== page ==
Slavery

No God But Gain: The Untold Story of Cuban Slavery, the Monroe Doctrine, and the Making of the United States

Submitted by FHMaster on Fri, 01/20/2017 - 22:20

"From 1501 to 1867 more than 12.5 million Africans were brought to the Americas in chains, and many millions died as a result of the slave trade. The US constitution set a 20-year time limit on US participation in the trade, and on January 1, 1808, it was abolished. And yet, despite the spread of abolitionism on both sides of the Atlantic, despite numerous laws and treaties passed to curb the slave trade, and despite the dispatch of naval squadrons to patrol the coasts of Africa and the Americas, the slave trade did not end in 1808.

Lincoln and the Politics of Slavery: The Other Thirteenth Amendment and the Struggle to Save the Union

Submitted by FHMaster on Thu, 01/19/2017 - 20:34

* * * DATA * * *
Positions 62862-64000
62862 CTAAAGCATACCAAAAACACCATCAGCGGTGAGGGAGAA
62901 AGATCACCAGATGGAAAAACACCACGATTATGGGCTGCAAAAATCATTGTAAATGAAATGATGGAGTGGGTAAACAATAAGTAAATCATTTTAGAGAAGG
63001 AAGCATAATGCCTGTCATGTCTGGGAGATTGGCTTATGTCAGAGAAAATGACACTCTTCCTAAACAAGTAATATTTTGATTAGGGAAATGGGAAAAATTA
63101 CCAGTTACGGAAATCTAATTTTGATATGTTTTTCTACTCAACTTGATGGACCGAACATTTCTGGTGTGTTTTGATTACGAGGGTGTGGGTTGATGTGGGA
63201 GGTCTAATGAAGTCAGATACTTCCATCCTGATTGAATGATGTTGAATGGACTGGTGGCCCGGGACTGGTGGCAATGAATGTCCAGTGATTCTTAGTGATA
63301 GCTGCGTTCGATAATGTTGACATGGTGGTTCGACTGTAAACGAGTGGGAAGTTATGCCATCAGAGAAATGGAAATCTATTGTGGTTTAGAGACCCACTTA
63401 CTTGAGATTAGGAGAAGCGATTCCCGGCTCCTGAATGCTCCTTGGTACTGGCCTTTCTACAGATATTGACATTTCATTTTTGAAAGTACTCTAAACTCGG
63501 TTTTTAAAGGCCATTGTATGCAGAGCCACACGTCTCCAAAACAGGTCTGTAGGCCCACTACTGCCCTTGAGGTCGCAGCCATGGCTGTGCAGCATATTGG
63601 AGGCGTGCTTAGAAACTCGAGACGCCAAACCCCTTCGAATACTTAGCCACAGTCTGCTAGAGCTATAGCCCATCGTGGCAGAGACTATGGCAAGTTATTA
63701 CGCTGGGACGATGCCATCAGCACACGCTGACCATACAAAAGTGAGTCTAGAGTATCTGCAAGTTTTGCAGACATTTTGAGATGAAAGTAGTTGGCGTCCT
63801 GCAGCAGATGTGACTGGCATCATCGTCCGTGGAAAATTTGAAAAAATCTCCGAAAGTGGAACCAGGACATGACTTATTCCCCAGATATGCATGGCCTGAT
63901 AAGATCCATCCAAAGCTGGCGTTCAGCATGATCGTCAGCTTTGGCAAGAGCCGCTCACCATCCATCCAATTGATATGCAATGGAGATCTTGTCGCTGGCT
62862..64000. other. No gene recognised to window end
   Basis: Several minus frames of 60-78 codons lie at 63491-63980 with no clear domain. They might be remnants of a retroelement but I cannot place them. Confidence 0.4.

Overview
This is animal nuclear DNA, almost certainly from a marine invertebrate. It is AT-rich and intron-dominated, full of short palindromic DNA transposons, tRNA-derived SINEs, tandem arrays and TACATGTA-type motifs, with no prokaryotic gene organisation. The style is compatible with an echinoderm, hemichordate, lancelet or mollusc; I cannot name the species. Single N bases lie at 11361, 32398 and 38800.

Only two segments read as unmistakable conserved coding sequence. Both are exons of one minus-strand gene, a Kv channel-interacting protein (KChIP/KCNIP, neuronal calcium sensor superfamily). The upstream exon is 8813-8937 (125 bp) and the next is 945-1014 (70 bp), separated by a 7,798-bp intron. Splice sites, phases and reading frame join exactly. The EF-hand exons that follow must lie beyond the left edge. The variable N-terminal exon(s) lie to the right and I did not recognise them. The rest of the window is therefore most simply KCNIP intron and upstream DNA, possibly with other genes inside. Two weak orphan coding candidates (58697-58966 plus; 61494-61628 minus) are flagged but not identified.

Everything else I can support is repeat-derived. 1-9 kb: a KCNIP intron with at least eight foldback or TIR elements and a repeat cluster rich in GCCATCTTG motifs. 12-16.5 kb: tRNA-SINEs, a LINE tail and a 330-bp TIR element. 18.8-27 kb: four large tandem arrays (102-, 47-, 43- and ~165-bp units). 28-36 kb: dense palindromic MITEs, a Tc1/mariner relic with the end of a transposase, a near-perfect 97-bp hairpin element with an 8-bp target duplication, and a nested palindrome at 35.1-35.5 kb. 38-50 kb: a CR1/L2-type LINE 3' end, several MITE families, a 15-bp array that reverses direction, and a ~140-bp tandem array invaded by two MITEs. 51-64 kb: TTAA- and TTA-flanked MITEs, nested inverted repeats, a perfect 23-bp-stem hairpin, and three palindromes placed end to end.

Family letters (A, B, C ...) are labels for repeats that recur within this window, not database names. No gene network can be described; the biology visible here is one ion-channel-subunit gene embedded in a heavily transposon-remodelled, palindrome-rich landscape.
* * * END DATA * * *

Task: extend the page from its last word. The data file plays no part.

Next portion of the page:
"In this landmark book, Daniel Crofts examines a little-known episode in the most celebrated aspect of Abraham Lincoln's life: his role as the "Great Emancipator." Lincoln always hated slavery, but he also believed it to be legal where it already existed, and he never imagined fighting a war to end it. In 1861, as part of a last-ditch effort to preserve the Union and prevent war, the new president even offered to accept a constitutional amendment that barred Congress from interfering with slavery in the slave states. Lincoln made this key overture in his first inaugural address.